There is an issue with early synthetics in that they’re prone to breaking down, especially when in sponge forms, linings and paddings like bras and swimwear, hats and furs. I recommend my blog post on Devil Dust - the grainy red or brownish-orange coloured residue that can form is unpleasant and irreversible. If your garment shows any sign of this effect, tread with caution. Many sensational ’60s frocks have been lost to this issue, at all levels of quality. I can only hope that they’ve solved the problem or we’ll all be drowning in Devil Dust in a few decades.

In recent years we also see polyamids. Most modern garments are made of synthetics: they’re generally robust but prone to pilling and hard to remove oil-based stains. From an investment point of view, they don’t hold their value as well as natural fibres or early man-made fibres either. It’s no secret that I prefer natural fibres.

Synthetics feel warmer to the touch than natural or man-made materials, but can otherwise imitate other fibres. Modern synthetics can be quite luxurious too: they’ve come a long way from Crimplene.

More on the other topics – Construction, Style, Detailing, Labels and Openings and Fastenings – soon!

Here are some useful links:
– If you’d like to look at more specific fabric deterioration topics like shattering, dry rot and iron mordant please check out my series of Vintage 101 posts.

– If you’d like to know more about particular fabrics and how to identify them, please see the Vintage Fashion Guild’s excellent Fabric Resource.

Lucas Nyaloc


21
Nov
2013
Posted by Nicole in Calendar, General 1 Comment

A wonderful new exhibition opened on the weekend at the Arts Centre: a sort of “Greatest Hits” of costumes from ballet, theatre and opera of the last, well, many decades.

From the site:
All that Glitters showcases costumes from Arts Centre Melbourne’s Performing Arts Collection that were designed to create a spectacle on stage. The exhibition celebrates the vision behind these costumes, the creativity and skill of those who created them and the show-stopping performances that brought them to life.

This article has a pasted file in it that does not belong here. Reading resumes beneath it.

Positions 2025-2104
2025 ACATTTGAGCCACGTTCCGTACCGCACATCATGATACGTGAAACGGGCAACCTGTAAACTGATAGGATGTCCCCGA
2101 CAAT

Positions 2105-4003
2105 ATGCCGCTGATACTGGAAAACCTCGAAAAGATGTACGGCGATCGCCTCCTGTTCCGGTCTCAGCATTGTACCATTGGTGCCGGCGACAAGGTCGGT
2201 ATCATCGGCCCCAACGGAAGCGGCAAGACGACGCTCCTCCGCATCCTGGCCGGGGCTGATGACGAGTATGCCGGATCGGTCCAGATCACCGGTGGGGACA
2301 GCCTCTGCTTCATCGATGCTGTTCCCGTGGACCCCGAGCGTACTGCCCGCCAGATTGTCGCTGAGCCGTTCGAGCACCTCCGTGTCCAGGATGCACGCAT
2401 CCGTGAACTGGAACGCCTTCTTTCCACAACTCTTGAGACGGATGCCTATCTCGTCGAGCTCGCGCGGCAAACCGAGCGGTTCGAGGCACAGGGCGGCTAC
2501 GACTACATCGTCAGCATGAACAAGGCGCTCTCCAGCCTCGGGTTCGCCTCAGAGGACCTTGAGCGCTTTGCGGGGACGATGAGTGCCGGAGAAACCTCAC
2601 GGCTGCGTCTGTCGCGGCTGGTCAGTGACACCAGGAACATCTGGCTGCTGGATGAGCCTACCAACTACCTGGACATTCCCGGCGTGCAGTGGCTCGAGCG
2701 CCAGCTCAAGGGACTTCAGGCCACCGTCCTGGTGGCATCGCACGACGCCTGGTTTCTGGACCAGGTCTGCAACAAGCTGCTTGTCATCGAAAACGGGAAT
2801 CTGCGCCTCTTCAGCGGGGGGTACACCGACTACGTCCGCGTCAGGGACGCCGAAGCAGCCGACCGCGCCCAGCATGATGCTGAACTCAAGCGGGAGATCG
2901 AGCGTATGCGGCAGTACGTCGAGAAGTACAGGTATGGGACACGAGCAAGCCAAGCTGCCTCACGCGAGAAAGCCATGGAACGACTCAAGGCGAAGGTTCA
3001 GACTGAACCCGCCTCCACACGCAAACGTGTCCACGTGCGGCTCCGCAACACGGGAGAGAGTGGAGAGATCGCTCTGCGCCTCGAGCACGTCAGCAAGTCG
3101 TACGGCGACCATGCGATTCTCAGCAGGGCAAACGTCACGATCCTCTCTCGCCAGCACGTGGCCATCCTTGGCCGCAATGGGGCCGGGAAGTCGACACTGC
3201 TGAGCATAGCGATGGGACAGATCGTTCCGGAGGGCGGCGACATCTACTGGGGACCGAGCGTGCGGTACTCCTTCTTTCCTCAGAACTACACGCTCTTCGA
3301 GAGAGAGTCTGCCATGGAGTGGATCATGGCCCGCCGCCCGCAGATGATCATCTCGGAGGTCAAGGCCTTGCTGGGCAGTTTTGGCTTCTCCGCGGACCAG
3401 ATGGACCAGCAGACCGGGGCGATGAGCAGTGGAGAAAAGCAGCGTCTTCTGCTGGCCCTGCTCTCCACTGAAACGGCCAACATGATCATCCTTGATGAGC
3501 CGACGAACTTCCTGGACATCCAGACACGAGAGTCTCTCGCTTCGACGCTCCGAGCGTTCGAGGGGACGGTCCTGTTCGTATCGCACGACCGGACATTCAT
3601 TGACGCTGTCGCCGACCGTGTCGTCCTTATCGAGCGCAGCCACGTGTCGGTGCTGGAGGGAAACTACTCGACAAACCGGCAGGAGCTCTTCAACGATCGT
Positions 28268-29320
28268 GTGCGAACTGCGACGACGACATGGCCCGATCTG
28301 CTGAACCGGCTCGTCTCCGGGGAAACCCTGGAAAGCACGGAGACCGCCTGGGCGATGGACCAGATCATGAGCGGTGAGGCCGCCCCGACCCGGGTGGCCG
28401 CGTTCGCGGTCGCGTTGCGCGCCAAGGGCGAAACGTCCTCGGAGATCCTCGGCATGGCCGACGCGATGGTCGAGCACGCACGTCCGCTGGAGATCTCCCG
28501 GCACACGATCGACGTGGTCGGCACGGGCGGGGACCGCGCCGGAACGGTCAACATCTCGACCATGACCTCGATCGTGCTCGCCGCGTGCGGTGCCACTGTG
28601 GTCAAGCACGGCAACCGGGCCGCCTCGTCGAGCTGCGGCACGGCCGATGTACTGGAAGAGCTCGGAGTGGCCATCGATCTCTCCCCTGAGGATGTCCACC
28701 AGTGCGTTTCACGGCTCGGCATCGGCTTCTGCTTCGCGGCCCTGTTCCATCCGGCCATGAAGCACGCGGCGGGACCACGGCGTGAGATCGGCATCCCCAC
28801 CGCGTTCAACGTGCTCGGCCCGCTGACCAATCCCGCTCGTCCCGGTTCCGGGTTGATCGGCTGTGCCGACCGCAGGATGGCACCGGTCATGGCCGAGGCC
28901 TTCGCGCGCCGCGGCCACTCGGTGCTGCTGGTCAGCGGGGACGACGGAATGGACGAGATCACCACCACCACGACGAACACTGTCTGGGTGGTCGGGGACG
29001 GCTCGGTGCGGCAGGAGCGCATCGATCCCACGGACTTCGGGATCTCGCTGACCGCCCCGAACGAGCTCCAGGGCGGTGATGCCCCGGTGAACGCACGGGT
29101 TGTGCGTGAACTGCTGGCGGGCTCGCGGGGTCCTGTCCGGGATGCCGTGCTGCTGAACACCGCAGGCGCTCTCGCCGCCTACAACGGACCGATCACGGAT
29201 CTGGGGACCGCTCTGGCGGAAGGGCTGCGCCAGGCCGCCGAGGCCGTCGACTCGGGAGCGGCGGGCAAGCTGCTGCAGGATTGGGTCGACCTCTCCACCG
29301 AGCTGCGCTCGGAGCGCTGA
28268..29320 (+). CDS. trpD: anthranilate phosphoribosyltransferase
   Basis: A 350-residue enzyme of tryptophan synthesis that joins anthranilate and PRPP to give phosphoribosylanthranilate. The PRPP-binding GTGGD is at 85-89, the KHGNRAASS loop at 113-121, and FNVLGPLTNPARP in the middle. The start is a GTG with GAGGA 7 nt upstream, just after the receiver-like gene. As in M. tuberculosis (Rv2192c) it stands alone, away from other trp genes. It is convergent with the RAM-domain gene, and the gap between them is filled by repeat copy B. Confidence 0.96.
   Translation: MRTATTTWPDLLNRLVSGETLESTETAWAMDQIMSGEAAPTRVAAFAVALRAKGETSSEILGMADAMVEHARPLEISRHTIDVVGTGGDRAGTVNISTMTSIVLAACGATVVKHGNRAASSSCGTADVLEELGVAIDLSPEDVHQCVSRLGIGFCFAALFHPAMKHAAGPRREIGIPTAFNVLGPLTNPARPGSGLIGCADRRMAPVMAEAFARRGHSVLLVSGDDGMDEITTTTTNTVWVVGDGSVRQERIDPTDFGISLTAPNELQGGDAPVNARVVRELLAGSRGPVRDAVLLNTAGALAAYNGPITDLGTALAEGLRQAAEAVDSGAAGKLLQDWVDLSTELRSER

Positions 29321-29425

What: All That Glitters – Costumes from Arts Centre Melbourne’s Performing Arts Collection
When: 16 November – 23 February, 9am until late.
Where: the Arts Centre, 100 St Kilda Rd, Melbourne
Cost: free.

As well as being very sumptuous and sparkly, I found the exhibition to be personally satisfying as it included a beautiful gown from the ’70s production of “The Merry Widow”. My mum brought the programme home after seeing it, and the costume sketches were my first inspiration to become a costume designer. This is the first time I’ve ever seen any of the actual costumes.

It also includes a pair of Baroque style shoes, worn for the ’70s production of “Don Quixote”, a ballet starring Rudolph Nureyev. Like many little girls, I studied classical ballet and seeing this production was a major treat. I was stunned to see a costume from this distant memory, on display.

More information at the Arts Centre site.

All that glitters 6

Gown worn by Jill Perryman as Dolly Levi in Hello Dolly!, Gordon Frost Organisation, 1995. Designed by Tim Goodchild. Gift of Gordon Frost Organisation, Cultural Gifts Program, 2001. Arts Centre Melbourne, Performing Arts Collection. Photo Source.


28
Sep
2013
Posted by Nicole in 1930s, General, New in store, Sale

Today I’m at the shop working on some of the goodies that are going into next Saturday’s garage sale and I have to tell you that there are some great pieces that will be priced to clear, many below cost. Many have never graced the shop before, from the Edwardian era (1900) up to the 1990s.

Here’s one of my favourites: silk georgette evening gown from the late 1930s. Just beautiful.

First in best dressed 475

You can see more sneak peeks of the treasures over at Facebook.

Have a lovely weekend, everyone – and if you’re an AFL fan, may your team win!


9
Aug
2013
Posted by Nicole in 1800s, Architecture, Circa event, General 1 Comment

I have a complicated relationship with the past.

It’s always there for me: old houses, cars, furniture, music, books and of course – fashion. It’s my whole life and I’ve never known anything different – I appreciate that there are those who love to have new things but for me, old is where it’s at.